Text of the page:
1 Coal Company Focusing On Growth

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CONSOL Energy has been discussing its plans to enhance shareholder value for a couple of quarters. A $3.5 billion coal divestment is the first step. Now CONSOL can focus on a growing natural gas market and a growing coal market.

The big deal
After alluding to forthcoming changes for months, CONSOL finally made a move, selling five coal mines and associated river transportation operations to privately held Murray Energy for $3.5 billion. That includes around 30 million tons of reserves destined mainly for U.S. power plants.

The deal allows CONSOL to materially reduce its exposure to the U.S. thermal market. That's not a bad thing for a company focusing more on growth. For example, Cloud Peak Energy recently noted that "The domestic market has several favorable factors, which continue to help the outlook, but overall excess supply for 2014 is still holding prices down."

In other words, the United States isn't likely to be a growth market for coal in the near term. And long-term trends, like government regulations and growing natural gas supplies, are likely to leave U.S. coal demand flat to slightly lower. That's why Cloud Peak is focusing on foreign markets to spur growth, waiting on additional port access to push sales higher. CONSOL basically made the same call, but went all in—divesting U.S. assets that it sees as slow growth or worse.

A shifted business
CONSOL's decision fits well with its natural gas push, which really picked up steam when it bought land in the Marcellus Shale from Dominion Resources  for $3.5 billion at the turn of the decade. While coal has struggled of late, CONSOL has focused more on growing that gas business.

And there's good reason. CONSOL expects 30% annual natural gas production increases over the next two years or so. That's a much better growth profile than domestic coal offers. And, retaining foreign coal capacity, including a fully owned coal port, has the potential to turn coal into a complimentary asset rather than a drag on performance.

Indeed, retaining ownership of the Baltimore Terminal is very important. Cloud Peak has to wait for the Gateway Pacific Terminal to be completed in 2018 before it can materially ramp up its export volumes. The Powder River Basin miner has contracted for around 15 million tons of the port's capacity. Until that port is done, however, it has limited room to expand its foreign sales.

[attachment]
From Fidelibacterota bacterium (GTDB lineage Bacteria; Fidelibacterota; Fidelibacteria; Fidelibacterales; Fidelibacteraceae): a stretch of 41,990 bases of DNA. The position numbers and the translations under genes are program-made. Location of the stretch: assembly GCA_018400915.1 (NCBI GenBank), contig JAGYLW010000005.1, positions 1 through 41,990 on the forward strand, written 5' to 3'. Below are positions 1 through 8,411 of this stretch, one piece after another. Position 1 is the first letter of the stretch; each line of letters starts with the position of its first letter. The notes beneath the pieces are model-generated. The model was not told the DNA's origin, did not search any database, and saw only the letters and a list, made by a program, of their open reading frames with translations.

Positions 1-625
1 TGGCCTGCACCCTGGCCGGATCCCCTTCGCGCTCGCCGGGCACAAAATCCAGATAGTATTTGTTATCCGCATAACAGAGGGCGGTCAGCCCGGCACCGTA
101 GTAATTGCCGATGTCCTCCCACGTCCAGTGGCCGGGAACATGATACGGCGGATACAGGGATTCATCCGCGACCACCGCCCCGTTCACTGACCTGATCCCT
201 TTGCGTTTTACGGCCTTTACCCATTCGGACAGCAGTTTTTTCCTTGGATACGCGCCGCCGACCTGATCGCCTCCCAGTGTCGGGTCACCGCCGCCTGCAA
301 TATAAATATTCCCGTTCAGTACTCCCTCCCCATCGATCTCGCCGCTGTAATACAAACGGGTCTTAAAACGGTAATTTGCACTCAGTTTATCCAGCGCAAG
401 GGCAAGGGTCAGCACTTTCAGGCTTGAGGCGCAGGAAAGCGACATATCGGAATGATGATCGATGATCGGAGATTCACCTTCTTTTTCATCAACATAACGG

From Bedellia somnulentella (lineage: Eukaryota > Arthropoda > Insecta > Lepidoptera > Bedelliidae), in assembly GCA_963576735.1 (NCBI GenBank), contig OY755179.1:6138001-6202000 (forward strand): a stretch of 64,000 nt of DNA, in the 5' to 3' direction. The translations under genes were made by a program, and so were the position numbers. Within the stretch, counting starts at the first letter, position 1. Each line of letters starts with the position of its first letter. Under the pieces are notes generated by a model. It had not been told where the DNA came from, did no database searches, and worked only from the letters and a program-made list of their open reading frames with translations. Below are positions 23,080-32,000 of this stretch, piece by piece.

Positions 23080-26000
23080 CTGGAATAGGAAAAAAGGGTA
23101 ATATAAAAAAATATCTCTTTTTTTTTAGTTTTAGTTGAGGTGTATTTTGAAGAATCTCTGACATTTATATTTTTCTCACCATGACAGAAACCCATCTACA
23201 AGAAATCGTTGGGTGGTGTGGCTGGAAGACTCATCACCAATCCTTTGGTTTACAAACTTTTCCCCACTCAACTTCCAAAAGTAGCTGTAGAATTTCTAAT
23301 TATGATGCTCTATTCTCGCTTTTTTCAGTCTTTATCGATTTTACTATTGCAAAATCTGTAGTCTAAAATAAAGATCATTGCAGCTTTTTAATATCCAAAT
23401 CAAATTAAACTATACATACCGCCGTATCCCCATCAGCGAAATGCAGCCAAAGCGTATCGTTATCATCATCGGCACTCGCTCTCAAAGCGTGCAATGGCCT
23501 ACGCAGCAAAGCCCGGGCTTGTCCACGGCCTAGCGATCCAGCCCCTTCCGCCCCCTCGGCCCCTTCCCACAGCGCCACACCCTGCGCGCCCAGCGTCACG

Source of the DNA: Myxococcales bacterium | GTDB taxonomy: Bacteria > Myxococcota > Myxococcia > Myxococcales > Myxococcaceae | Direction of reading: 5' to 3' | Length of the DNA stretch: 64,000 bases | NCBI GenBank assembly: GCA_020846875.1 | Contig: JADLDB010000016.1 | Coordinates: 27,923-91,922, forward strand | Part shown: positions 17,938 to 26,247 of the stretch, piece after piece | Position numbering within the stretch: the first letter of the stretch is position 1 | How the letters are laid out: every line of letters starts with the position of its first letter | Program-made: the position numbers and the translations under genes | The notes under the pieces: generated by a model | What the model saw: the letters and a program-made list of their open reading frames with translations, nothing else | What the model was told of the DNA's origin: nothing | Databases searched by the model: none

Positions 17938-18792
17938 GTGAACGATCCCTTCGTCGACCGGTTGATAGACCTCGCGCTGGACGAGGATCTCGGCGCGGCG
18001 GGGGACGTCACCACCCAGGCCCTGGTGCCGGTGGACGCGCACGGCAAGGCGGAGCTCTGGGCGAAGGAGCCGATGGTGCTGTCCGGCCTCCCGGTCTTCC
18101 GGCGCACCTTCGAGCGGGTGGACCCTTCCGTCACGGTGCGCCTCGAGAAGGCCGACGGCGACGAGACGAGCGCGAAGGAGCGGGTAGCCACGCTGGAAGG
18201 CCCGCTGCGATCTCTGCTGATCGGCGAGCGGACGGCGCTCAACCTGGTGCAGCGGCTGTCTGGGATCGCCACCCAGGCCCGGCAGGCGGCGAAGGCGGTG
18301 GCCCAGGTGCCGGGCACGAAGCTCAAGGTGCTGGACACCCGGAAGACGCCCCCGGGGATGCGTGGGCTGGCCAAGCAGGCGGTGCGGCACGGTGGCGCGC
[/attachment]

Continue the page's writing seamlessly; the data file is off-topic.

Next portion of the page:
CONSOL, on the other hand, only uses around 8 tons of its Baltimore Terminal's around 15 ton capacity. Other companies use around 5 tons of capacity. CONSOL could easily increase its exports by filling unused capacity and displacing the port's other customers.

Not everyone agrees
That said, not every coal company is down on the U.S. market. For example, Alliance Resource Partners continues to post record results despite the industry's headwinds. It has been riding an industry shift to Illinois Basin coal, the region from which most of its coal is sold.

In fact, when commenting on the CONSOL transaction, Alliance admitted it would consider acquisitions, but stated that its "first priority is to grow organically."Alliance being in the right place at the right time allows for that, and CONSOL's properties weren't a good enough match.

There's different ways to skin a cat
So, while the long-term growth for coal is likely to be outside the country, Alliance is cashing in on a domestic niche and handily outperforming competitors. Cloud Peak, though struggling, is also still making money while it waits to ramp up exports. CONSOL, which has seen red ink lately, is making a shift toward growth in both its natural gas business and its remaining coal operations. That said, CONSOL is now your best one-stop shop if you like natural gas and coal's future growth prospects abroad.   

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The article 1 Coal Company Focusing On Growth originally appeared on Fool.com.

Reuben Brewer has no position in any stocks mentioned. The Motley Fool recommends Alliance Resource Partners, L.P. and Dominion Resources. Try any of our Foolish newsletter services free for 30 days. We Fools may not all hold the same opinions, but we all believe that considering a diverse range of insights makes us better investors. The Motley Fool has a disclosure policy.

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